Go to cutesy New Hope and you’ll see why it’s a tourist magnet: adorable shops, open-air pubs, small-town coziness. What you hear is another story.
Like the swallows returning to Capistrano, each spring the bikers come back to New Hope, revving their engines at full torque as they swarm up and down Main Street, leaving a trail of fumes, ear-splitting rumbling and increasingly peeved passersby that is threatening the town’s rep as a tourist mecca. “They have contests,” says Jim Lyons, a local semi-retired antiques dealer who has led the charge to get the cycles silenced. “I’ve seen them line up, trying to go as loud as they can to see who can set off the first car alarm.”
Mayor Larry Keller admits the noise has become a political hot potato, but contends that most bikers are courteous and — more importantly — that they spend money. “Bikers are part of the culture here,” he says. “They have as much of a constitutional right to come to New Hope as you or I do. That has always been my opinion.”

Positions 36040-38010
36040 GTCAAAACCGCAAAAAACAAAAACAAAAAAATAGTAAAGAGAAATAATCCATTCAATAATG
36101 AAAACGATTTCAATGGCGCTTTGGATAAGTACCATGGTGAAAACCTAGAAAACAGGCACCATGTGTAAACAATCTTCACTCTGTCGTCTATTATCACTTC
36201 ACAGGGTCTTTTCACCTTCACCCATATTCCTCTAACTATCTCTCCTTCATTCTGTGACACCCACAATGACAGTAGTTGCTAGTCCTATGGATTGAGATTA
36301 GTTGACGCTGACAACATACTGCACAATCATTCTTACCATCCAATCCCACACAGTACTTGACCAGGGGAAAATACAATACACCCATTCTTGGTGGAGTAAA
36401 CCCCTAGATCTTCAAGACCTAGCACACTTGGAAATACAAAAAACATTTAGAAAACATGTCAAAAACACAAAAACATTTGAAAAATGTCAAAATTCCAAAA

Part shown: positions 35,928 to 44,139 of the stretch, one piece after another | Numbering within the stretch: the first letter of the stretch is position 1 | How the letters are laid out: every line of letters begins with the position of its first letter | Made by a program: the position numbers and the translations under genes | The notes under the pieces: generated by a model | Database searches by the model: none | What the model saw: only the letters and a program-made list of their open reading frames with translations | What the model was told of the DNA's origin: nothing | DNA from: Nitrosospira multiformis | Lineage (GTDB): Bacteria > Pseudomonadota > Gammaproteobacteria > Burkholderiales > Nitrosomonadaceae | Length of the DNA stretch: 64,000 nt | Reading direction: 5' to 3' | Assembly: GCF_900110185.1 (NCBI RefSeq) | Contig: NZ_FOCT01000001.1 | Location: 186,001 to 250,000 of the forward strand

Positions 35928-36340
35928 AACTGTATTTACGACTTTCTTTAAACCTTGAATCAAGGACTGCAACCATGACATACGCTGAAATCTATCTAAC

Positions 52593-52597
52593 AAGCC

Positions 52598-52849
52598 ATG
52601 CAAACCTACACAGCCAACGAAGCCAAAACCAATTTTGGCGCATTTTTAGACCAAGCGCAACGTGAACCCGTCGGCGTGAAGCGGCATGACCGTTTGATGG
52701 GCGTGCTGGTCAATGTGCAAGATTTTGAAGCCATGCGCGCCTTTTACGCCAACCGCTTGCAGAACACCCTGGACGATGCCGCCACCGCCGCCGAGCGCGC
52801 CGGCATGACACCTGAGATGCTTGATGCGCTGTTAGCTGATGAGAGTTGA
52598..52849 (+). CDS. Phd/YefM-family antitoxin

The town equips police officers with decibel meters to ticket offenders who violate local noise ordinances, says Glen Stephan, head of the local chamber of commerce. But to critics who want the bikes banned, Stephan — who himself owns two — says, “You can’t discriminate against an entire group.”
That doesn’t mean you’ve got to lay out the welcome mat. Lyons brought a petition with hundreds of signatures before the borough council, demanding relief, and says policing does seem on the uptick. Still, he doesn’t see any long-term solution. “I think it’s all a macho thing, to tell you the truth,” he says. “One guy’s always gotta be louder. It’s like who has the biggest … bike.”